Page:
Court of Public Opinion Sides with Women on Empathy

Source Organization: Pew Research Center

Author: Paul Taylor


05/21/2009 - President Obama says empathy is one of the qualities he'll be looking for in a new U.S. Supreme Court justice. Meantime, his White House has floated a list of possible nominees that's stacked heavily with women.

Coincidence? Not if you consider the 2008 verdict from the court of public opinion in the intriguing case of Gender v. Character.

Pew Research Center survey taken last year found that 80% of Americans believe that women, generally speaking, are more compassionate than men, while just 5% say men are the more compassionate sex. Empathy and compassion aren't synonymous, but they're close cousins. The dictionary defines the former as "an ability to share in another's feelings" and the latter as "sorrow for the troubles of another, accompanied by an urge to help."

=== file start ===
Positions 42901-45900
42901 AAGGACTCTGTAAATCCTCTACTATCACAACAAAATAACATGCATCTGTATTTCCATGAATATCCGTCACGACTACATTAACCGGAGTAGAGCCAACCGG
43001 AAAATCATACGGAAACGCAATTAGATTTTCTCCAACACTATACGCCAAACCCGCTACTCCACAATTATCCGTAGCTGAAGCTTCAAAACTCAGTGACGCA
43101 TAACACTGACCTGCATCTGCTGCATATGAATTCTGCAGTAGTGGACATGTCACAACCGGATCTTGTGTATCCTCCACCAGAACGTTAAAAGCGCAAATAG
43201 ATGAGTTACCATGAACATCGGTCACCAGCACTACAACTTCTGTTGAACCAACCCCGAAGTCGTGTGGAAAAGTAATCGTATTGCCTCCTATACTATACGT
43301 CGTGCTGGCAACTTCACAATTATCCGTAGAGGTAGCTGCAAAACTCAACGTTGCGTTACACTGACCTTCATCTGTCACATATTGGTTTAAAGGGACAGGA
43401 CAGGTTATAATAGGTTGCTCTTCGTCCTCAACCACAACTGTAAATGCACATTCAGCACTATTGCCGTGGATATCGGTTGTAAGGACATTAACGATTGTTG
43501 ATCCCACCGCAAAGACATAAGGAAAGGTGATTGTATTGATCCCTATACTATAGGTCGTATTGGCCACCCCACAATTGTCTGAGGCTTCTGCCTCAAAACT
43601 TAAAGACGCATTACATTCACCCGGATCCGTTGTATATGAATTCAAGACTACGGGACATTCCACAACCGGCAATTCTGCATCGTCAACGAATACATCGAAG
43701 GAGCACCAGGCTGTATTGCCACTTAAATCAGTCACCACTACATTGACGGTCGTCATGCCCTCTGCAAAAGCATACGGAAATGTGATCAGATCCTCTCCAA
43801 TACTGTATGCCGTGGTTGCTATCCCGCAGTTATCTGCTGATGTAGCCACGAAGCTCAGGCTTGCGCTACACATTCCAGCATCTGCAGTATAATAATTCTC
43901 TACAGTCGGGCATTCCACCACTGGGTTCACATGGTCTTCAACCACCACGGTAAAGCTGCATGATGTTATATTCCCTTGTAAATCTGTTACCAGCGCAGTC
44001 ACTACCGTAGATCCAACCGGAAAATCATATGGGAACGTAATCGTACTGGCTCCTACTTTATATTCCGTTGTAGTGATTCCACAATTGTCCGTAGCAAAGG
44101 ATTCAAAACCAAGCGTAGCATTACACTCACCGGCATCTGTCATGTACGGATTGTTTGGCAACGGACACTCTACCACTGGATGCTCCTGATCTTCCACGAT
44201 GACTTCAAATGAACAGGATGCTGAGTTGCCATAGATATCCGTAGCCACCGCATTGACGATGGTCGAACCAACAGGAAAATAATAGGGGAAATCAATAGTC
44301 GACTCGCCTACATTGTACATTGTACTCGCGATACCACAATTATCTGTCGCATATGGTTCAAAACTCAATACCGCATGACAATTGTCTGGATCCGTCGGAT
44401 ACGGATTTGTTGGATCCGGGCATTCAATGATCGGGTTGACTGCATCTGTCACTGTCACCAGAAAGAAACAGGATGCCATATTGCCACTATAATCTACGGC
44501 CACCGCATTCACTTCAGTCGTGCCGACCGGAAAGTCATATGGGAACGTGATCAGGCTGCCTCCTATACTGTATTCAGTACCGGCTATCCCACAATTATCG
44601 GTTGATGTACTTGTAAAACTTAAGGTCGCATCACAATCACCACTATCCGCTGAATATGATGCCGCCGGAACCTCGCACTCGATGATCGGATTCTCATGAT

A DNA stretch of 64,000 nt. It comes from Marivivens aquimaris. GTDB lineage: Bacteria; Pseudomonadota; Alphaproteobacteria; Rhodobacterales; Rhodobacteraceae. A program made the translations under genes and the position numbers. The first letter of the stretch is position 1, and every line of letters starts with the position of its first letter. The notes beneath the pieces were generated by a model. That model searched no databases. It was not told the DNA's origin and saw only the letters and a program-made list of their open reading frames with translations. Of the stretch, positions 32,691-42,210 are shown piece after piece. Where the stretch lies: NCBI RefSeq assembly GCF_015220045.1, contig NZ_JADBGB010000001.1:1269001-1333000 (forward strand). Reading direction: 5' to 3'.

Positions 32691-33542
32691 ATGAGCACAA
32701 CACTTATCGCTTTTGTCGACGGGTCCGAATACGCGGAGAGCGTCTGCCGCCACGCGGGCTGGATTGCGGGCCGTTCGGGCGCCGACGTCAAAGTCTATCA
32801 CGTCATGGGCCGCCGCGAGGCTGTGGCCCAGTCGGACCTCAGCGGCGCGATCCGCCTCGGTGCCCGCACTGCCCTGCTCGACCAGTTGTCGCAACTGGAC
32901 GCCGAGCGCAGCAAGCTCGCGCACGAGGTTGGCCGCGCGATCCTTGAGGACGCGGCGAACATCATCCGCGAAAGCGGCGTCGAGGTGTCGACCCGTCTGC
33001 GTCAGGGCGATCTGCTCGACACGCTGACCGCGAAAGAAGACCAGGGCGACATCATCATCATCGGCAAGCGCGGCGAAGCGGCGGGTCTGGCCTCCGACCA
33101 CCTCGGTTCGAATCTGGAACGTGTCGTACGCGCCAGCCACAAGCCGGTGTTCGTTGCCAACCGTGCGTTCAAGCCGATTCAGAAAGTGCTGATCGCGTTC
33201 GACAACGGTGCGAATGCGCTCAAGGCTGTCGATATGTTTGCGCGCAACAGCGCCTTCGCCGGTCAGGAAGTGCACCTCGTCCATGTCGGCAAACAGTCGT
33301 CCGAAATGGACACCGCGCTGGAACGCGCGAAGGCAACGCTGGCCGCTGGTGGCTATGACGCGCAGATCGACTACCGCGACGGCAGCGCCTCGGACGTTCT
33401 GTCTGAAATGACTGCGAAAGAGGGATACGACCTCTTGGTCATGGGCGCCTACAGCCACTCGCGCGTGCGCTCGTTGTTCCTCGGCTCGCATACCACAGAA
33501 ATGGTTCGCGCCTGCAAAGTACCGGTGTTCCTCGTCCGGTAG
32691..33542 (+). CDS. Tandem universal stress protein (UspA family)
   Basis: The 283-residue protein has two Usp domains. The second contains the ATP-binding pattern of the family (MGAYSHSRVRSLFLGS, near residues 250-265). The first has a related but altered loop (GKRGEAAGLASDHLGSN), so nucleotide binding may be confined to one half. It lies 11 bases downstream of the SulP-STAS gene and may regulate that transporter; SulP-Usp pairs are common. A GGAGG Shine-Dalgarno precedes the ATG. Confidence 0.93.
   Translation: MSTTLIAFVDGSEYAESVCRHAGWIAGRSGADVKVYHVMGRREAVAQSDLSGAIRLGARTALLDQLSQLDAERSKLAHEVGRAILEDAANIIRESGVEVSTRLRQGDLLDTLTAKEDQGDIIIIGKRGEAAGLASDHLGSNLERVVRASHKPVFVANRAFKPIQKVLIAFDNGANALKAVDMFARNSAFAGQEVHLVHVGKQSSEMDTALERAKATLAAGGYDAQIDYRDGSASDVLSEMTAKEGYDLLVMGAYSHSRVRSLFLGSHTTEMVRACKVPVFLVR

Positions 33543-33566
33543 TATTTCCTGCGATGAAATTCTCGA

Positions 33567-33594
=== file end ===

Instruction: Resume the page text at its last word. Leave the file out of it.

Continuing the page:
According to the survey, compassion is far from the only character trait that's more of a ladies' thing. Gentlemen, brace yourselves: the public (about half of whom, remember, are guys) thinks women have it all over us on all sorts of qualities that are attractive not just in a judge but in anyone.

Read the full commentary Court of Public Opinion Sides with Women on Empathy on the Pew Research Center's Web site.

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